The Keys to Selling Herptile Kits
With the holidays approaching, retailers should figure out the best method for marketing kits to potential shoppers.
I have long been a fervent foe of the pre-packaged kit when it comes to exotic animals. Virtually every major manufacturer/wholesaler of herptile supplies has a line of kits, and to my way of thinking, a store’s shelves stocked with these instant set-up kits are a bellwether for a store that doesn't give a damn about the animals they sell.
Here are my problems with this form of sale:
1) Kits presuppose that everybody’s homes are the same, and that all animals will flourish in all homes. The ambient temperature spectrums in Hawaii, Ariz. or Maine are going to all be radically different. Someone who opts to keep their pet in the bedroom is going to want different heating/lighting options than their neighbor who keeps their pet in the living room. Kits cannot necessarily accommodate the differences needed.
2) I find that kits tend to combine things their intended inhabitant needs with things that are optional or absolutely unnecessary, and sometimes include items that are even counter-productive. Companies do this at best to ramp up the price of the kit so that the discount seems like a better bargain than it actually is; at worst they are foisting off products that are slow movers to get them off their own shelves.
3) People buy kits to have an insta-pet. Thus, the many valuable lessons that can be learned about a new pet by carefully going through a step-by-step process of purchasing and setting up a cage and supplies are lost. They often get home with nary a clue as to how their new pet lives or what its basic needs might be. Generally, when I sell an animal, I work with the customer to first choose an appropriate pet.
There are many factors to consider: size, the primary caretaker, feeding regimen, etc. Then I go step-by-step in choosing the right cage and supplies, explaining that I am only going to show them the absolute necessities, leaving options like cage furniture aside. I carefully explain how the animal lives in the wild, what you can do in a cage to replicate that, what the food regimen should be and what to expect for future size and necessities.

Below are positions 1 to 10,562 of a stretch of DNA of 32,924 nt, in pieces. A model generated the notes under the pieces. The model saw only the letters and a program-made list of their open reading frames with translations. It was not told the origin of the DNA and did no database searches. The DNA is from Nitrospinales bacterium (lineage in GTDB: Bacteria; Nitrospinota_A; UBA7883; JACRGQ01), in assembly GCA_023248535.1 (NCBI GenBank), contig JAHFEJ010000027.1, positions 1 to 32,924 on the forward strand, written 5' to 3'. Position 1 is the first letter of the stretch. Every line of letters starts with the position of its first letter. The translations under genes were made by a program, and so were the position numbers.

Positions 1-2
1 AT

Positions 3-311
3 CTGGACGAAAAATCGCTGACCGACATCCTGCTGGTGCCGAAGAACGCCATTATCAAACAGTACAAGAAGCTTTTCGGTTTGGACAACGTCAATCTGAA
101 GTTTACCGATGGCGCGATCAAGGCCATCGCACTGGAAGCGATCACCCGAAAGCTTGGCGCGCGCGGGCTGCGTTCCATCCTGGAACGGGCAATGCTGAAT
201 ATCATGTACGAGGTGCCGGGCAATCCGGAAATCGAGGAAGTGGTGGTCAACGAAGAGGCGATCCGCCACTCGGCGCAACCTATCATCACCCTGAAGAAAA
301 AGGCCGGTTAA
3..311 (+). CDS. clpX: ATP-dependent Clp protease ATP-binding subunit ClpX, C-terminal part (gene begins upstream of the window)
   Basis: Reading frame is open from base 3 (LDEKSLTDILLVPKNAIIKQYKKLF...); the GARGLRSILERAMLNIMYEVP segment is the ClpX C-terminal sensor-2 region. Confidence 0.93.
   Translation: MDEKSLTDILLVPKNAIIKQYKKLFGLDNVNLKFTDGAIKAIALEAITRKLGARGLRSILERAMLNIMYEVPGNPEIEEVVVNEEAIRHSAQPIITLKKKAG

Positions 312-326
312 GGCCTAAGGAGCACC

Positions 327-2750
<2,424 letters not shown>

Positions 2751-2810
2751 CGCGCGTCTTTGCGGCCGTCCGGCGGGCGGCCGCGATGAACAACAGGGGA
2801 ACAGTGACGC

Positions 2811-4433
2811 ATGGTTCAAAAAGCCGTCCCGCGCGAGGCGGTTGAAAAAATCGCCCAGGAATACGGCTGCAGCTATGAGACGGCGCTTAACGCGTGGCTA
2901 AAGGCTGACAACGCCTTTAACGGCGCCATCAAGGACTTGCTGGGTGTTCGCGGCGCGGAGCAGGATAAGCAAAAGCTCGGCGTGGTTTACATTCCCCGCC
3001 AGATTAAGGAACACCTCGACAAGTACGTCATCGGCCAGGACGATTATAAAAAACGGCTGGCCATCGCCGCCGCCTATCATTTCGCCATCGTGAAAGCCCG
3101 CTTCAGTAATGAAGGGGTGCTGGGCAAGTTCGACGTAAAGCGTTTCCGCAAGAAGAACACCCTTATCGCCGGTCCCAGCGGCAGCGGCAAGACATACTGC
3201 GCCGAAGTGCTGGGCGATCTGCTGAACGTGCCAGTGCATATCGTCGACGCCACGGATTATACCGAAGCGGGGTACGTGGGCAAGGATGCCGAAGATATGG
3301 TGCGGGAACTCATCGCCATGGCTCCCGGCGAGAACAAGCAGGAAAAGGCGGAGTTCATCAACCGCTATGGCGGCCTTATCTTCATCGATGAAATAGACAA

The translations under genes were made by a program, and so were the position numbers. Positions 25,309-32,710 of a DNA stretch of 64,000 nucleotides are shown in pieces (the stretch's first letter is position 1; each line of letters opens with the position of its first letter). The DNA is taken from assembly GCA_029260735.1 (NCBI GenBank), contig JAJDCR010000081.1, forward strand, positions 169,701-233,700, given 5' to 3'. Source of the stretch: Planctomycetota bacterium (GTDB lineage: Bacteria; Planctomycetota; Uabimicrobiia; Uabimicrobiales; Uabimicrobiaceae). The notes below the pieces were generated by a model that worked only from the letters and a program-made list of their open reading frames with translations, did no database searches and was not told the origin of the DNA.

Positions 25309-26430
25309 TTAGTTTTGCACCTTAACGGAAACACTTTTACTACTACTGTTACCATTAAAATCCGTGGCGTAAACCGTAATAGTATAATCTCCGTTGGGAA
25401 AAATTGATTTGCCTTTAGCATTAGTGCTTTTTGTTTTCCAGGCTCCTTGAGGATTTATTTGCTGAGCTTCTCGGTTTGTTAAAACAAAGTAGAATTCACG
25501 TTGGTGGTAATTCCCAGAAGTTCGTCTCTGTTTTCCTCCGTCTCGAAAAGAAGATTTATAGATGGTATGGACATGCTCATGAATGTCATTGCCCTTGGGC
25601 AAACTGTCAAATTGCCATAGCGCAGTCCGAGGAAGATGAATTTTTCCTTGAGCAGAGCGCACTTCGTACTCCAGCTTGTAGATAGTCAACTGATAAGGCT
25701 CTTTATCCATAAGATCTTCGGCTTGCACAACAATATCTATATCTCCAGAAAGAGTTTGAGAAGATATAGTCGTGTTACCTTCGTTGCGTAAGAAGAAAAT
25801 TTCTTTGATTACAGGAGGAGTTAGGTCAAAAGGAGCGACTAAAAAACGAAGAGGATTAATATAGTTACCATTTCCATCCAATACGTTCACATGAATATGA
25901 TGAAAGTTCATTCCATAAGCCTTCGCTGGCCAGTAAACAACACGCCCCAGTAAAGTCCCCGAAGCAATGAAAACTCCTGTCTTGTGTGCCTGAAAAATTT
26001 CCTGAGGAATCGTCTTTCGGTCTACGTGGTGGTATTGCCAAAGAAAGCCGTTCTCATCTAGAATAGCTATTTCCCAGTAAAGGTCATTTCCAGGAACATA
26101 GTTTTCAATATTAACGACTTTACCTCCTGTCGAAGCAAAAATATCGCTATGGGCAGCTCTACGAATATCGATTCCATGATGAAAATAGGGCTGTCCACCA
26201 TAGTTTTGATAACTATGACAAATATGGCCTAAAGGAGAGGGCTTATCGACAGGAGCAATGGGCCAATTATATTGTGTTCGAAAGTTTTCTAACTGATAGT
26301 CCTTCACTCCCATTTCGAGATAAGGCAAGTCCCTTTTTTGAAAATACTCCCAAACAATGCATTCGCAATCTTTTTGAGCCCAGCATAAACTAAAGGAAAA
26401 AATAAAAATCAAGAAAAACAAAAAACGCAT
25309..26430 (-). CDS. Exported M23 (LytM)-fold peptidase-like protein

I want folks to feel that I am not unduly pressuring the sale so that, when I say they need a certain item, they will trust me on it. Then, I explain what options are available that they might want to consider, while I start to write up their ticket. The sense that I am not pressure-selling often has the effect of getting people to buy even more than I might have suggested. I go over the basics with them once more and try to answer any questions that they may have, encouraging them to call me if they get home and something seems amiss. That is how to do a sale.
But I guess I am mellowing with age, because my attitude about kits is softening. With the holidays approaching, we will all need to step up our game in terms of our efficiency and dealing with customers’ impatience. People have a lot of shopping to do and probably didn't budget in the hour or so it might take to choose a pet, assemble its home and equipment, and get thorough care instructions. The question becomes how to complete a sale quickly without compromising the long-term satisfaction of the customer or the well being of the pet in question.